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Charlie Opera by Charlie Stella
Publisher: Carroll & Graf ISBN: 0786712139
Reviewed by C.J. Curry
Charlie Pellecchia and his wife Lisa are on vacation in Las Vegas. Things aren’t going too well for the couple. Charlie is beginning to suspect his wife is having an affair. Charlie tends to get wrapped up in opera music and doesn’t always pay attention but he is getting several strong hints, and so is trying to pay more attention to his wife.
But things are going from bad to worse and Charlie heads down to the casino to play a little and have a few drinks. The next morning Charlie woke up in a ditch behind a new casino building site. What a headache! He had been mugged. But wait a minute, he still had his wallet. After spending a few hours in the emergency room Charlie headed back to the safety of their room at the hotel. It took a while to register that Lisa wasn’t in residence. She and her belongings were gone. Charlie is having trouble trying to figure everything out. He should never have come to Vegas!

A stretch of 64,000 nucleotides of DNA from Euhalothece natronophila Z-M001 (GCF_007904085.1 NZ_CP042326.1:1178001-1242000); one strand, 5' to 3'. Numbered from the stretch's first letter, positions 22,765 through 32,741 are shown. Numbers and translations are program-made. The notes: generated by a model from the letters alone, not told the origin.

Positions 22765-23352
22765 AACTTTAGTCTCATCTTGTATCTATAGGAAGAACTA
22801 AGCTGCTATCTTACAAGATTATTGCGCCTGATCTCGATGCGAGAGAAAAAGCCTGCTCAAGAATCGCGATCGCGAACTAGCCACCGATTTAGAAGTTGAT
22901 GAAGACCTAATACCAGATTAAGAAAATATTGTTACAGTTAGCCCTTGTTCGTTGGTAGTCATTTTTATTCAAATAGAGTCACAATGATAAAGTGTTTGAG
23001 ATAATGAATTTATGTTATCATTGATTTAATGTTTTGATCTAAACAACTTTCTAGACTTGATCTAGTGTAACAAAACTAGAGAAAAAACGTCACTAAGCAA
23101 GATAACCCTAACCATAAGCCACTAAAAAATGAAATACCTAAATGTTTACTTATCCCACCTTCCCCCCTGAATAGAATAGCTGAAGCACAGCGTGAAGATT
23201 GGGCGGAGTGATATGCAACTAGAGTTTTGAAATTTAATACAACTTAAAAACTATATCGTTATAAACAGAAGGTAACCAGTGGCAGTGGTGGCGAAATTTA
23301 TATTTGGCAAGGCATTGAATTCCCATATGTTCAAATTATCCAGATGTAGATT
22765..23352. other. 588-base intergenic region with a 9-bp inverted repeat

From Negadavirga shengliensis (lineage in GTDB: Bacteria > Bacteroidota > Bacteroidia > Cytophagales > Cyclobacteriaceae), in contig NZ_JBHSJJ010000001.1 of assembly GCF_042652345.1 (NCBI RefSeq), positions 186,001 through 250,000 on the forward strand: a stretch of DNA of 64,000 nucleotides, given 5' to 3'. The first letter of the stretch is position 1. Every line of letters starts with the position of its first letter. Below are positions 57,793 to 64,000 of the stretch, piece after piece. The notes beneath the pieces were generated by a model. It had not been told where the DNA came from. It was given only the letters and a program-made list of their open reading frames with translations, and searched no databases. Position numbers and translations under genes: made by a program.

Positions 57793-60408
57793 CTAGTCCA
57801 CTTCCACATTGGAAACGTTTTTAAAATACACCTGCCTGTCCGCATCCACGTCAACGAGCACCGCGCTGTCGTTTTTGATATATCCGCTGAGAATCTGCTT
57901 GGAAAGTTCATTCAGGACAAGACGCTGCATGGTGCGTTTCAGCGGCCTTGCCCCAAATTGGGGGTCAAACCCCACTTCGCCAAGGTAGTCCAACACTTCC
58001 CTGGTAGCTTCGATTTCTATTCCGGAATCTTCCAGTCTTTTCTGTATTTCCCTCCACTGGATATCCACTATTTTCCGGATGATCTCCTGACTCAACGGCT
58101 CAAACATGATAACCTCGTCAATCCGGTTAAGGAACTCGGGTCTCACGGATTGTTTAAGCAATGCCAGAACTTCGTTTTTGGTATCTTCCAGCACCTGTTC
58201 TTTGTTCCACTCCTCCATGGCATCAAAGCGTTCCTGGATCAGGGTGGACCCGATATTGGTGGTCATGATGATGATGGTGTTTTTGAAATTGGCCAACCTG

Getting tangled, inadvertently, with the mob, getting crosswise with the Las Vegas Police, the FBI, the DEA, is just the beginning. Charlie and Lisa, with her boyfriend, have become involved in more than they ever bargained for. These are not nice people………and Charlie doesn’t seem to be able to get any help from the police. So it is up to Charlie to protect himself and try not to let himself or Lisa get killed.
Charlie Stella has written a fast-paced-high voltage story here. You feel you know some of these guys. Most of us don’t know many mobsters but we all know wannabes. Guys who want you to think they are tough. The hi-jinks of the Las Vegas hookers and the different factions of ethnic gangs is all too believable. I didn’t really care for all the blood and brutality but I did like Stella’s writing. I hope he can develop some more of these characters like Charlie and his new girlfriend, and perhaps some of the secondary characters, such as the cops, as well. The audience Stella was aiming for will love this book. It is right up there with the best. But for me , I would prefer some more character development and fewer sub-plots. …… But he does have a very clever way with words. It will be interesting to see what he comes up with next.
Bluebird Rising by John DeCure
Publisher: St. Martin's Minotaur ISBN: 0312273088